little doubt that the province has been ham-handed and insensitive
in its plans for a mid-peninsula highway. While we believe the so-called
"mid-pen" is needed and important to relieving serious highway congestion
in the Niagara Peninsula, we have sympathy for Burlington, which
prides itself on careful planning and smart growth, only to see
a highway rammed through its protected rural area.
was brought into the process after Niagara region and Hamilton had
been consulted, and had virtually signed off on the proposal.
has one of the most carefully managed planning and growth strategies
of any municipality in Ontario. But it is likely where the mid-pen
would dump its traffic load onto the QEW and highways 403 and 407.
To make those connections, it would have to cross the Niagara Escarpment.
province has identified several options to bring the eastern terminus
of the mid-pen down to existing highways, including Highway 403
between Mohawk and Aberdeen/Main Street East, and Highway 6 south
of Clappison's Cut. But few people see those as anything but decoys;
the smart money is on what the province calls "Option C" -- crossing
the escarpment in rural north Burlington.
was made even more unpalatable to Burlington by the province setting
short timelines for response to its 179-page draft terms of reference,
which includes its route options.
Burlington and Halton region are trying to get a judicial order
to stop the highway. They want a full environmental assessment (instead
of the faster and more limited "scoped" assessment). Part of that
full assessment would be consideration of other alternatives, such
as mass transit.
in Niagara and Hamilton, the need for a mid-pen highway is not mainly
a commuter issue. It's largely about truck traffic -- vast numbers
of 18-wheelers crossing the border every hour. The pressure on the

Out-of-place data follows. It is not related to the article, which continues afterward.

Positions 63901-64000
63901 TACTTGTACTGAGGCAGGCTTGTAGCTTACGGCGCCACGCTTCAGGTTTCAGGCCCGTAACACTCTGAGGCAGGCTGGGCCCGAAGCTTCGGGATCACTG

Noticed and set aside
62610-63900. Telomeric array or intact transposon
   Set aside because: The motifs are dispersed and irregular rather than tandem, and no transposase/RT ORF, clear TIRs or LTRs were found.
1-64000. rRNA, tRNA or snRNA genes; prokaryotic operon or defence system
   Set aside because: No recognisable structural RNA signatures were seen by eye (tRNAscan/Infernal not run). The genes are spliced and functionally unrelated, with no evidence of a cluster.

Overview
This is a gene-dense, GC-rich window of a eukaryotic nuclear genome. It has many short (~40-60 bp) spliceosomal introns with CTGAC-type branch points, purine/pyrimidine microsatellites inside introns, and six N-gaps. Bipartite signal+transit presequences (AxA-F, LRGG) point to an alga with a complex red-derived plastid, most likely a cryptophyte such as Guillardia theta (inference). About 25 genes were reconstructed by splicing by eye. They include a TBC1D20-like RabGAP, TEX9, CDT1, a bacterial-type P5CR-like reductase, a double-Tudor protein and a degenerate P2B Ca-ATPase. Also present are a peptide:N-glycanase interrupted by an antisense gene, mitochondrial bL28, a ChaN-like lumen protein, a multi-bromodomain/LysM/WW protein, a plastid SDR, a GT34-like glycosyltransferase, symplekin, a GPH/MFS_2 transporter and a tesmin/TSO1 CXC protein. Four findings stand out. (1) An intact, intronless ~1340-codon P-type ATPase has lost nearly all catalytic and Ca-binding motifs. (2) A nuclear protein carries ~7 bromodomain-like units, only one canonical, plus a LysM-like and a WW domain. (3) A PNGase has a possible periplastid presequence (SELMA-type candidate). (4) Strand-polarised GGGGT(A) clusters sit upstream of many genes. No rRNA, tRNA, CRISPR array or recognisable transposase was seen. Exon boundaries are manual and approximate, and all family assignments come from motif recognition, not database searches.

QEW Niagara -- and the agricultural/residential corridor through
which it runs -- grows every year. The mid-pen highway would significantly
and Halton, must realize that their enviable assessment growth --
both business and residential -- has to a very large extent resulted
from their placement astride the QEW, the 403 east of Oakville,
and now the 407. Trucks and commuters flow relatively easily in
and out of Halton on a network of highways. Niagara and Hamilton
do not have that: All the traffic that moves from the U.S. border
at Niagara Falls and Fort Erie is funnelled onto one congested route.
environmental assessment that bogs down a project for years while
development and growth continue apace does no one any good. Assessment
of the mid-pen project must keep pace with the demand for it.
province has to communicate its case better and listen to municipalities
more. It must deal with Burlington concerns, even if it means providing
a special, broader assessment for the route where it crosses the
said that, the assessment should ultimately answer the question
of not whether to build the highway, but how to reduce its environmental
impact as much as possible.
province needs to take notice of, and deal with, Burlington's concerns
before the courts force it to. As the Tories found out with their
planned sale of Hydro One, courts can derail even government plans.